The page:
The University of Arizona

College of Agriculture and Life Sciences

Improving Lives, Communities and the Economy

Pima Master Gardeners

  • How to Become a Pima County Master Gardener

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Pima County Master Gardeners are university-trained volunteers who serve as community educators. They work with the UA Cooperative Extension to provide researched-based information on environmentally responsible gardening and landscaping to the public.  Gardening questions, call the Plant Clinic 520-626-5161, Monday-Friday 8:30 am-4:30 pm

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What's Happening

How do plants survive 100+ degree temperatures?

Ask a Master Gardener at your local Tucson farmers' markets!

Ask a Master Gardener at your local Tucson farmers' markets!

Hear the history and heritage of Arizona's oldest University and its Arboretum.

What's hydroponics vs aquaponics?

Fruit and nut trees create sustainable, healthy communities.

How do plants survive 100+ degree temperatures?

Below is the spring schedule of the "Ask a Master Gardener" table at one of your local Tucson farmers' markets.

Proven techniques to help all your plants survive the 100+ degree temperatures.  Learn which plants are known to thrive in the heat.

Proven techniques to help all your plants survive the 100+ degree temperatures.  Learn which plants are known to thrive in the heat.

How do plants survive 100+ degree temperatures?

This tour features unique trees, native uses, and folklore.

Ask a Master Gardener at your local Tucson farmers' markets!

How do plants survive 100+ degree temperatures?

What's hydroponics vs aquaponics?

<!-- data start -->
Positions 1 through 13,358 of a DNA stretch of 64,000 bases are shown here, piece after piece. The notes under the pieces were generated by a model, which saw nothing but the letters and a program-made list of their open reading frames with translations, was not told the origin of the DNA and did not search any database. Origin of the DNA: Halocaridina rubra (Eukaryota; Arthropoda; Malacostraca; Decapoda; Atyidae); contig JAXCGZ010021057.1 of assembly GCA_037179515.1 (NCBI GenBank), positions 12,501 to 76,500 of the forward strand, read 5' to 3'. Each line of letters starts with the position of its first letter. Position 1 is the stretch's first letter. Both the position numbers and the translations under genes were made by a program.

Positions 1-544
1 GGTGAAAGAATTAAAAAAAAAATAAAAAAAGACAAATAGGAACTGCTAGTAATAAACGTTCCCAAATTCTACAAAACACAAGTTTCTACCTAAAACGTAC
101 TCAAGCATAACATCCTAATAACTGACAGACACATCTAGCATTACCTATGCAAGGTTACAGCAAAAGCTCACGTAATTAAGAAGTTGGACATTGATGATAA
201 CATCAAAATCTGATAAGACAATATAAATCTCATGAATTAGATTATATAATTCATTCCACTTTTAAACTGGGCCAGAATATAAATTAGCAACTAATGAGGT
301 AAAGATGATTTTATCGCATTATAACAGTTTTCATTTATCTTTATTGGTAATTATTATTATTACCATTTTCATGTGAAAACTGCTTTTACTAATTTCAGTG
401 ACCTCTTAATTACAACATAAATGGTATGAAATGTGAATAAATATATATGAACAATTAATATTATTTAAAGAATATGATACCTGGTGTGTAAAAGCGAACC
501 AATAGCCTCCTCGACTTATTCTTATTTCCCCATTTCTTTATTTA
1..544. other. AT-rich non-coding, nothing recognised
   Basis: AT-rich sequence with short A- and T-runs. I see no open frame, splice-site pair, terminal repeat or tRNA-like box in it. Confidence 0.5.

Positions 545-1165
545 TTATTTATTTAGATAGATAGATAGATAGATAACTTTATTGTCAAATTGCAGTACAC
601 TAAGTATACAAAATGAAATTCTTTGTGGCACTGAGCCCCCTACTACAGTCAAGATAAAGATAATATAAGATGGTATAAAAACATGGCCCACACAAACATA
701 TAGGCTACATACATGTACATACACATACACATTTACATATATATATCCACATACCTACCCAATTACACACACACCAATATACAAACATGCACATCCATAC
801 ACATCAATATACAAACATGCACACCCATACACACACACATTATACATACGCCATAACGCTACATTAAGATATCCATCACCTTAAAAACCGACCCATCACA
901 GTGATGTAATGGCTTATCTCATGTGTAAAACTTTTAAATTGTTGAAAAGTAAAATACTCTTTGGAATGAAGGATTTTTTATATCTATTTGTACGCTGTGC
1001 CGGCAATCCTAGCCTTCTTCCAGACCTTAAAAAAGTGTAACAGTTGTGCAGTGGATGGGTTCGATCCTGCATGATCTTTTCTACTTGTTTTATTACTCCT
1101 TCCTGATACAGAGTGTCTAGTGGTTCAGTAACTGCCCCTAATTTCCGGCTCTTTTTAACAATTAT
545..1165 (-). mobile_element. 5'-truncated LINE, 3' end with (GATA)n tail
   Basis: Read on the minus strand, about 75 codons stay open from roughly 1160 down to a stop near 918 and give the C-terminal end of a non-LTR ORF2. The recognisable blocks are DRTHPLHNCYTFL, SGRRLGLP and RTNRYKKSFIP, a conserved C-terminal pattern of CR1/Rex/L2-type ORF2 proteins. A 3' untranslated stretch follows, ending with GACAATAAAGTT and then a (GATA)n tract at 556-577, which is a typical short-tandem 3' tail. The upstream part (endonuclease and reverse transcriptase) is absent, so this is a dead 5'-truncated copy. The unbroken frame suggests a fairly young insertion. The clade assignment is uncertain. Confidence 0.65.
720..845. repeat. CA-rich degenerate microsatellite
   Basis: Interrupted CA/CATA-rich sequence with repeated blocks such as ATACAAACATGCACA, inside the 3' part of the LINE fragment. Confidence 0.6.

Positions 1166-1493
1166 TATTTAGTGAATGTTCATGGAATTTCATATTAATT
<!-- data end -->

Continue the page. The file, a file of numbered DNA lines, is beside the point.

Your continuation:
How do plants survive 100+ degree temperatures?

SAVE Saturday, October 7 for the Pima County Master Gardeners bi-annual plant sale!

Do you have a hori hori? Several Pima County Master Gardeners swear by them!

Pima County Master Gardeners | A new link has been shared | 1 day 17 hours ago

The University of Arizona Campus Arboretum Tree of the Week

Caesalpinia gilliesii, Yellow Bird of Paradise

This Tree of the Week is a highly heat tolerant plant and is blooming right now! Caesalpinia gilliesii, originally native to South America can now be found here in the desert southwest. Commonly known as Yellow Bird of Paradise, this fine textured shrub produces large clusters of intense yellow flowers with very conspicuous and long red stamens that extend beyond the floral petals. The shrubby tree reaches up to 6-10 ft tall, and produces small green leaflets and a slender trunk with open and upright branches.

The roots of this plant were used by indigenous medicine men in the Amazon as a cure for fevers, sores and coughs. The ripe seeds are poisonous though, so it's best planted in areas that where dogs and children are not at risk. Given careful consideration to plant it where it has access to adequate sun, and with regular pruning to modify its naturally open form into a more dense form, the Yellow Bird of Paradise makes an excellent ornamental plant in desert landscapes.

Pima County Master Gardeners | A new link has been shared | 1 day 17 hours ago

Did you know the National Phenology Network is housed at the University of Arizona?

Pima County Master Gardeners | A new link has been shared | 2 days 9 hours ago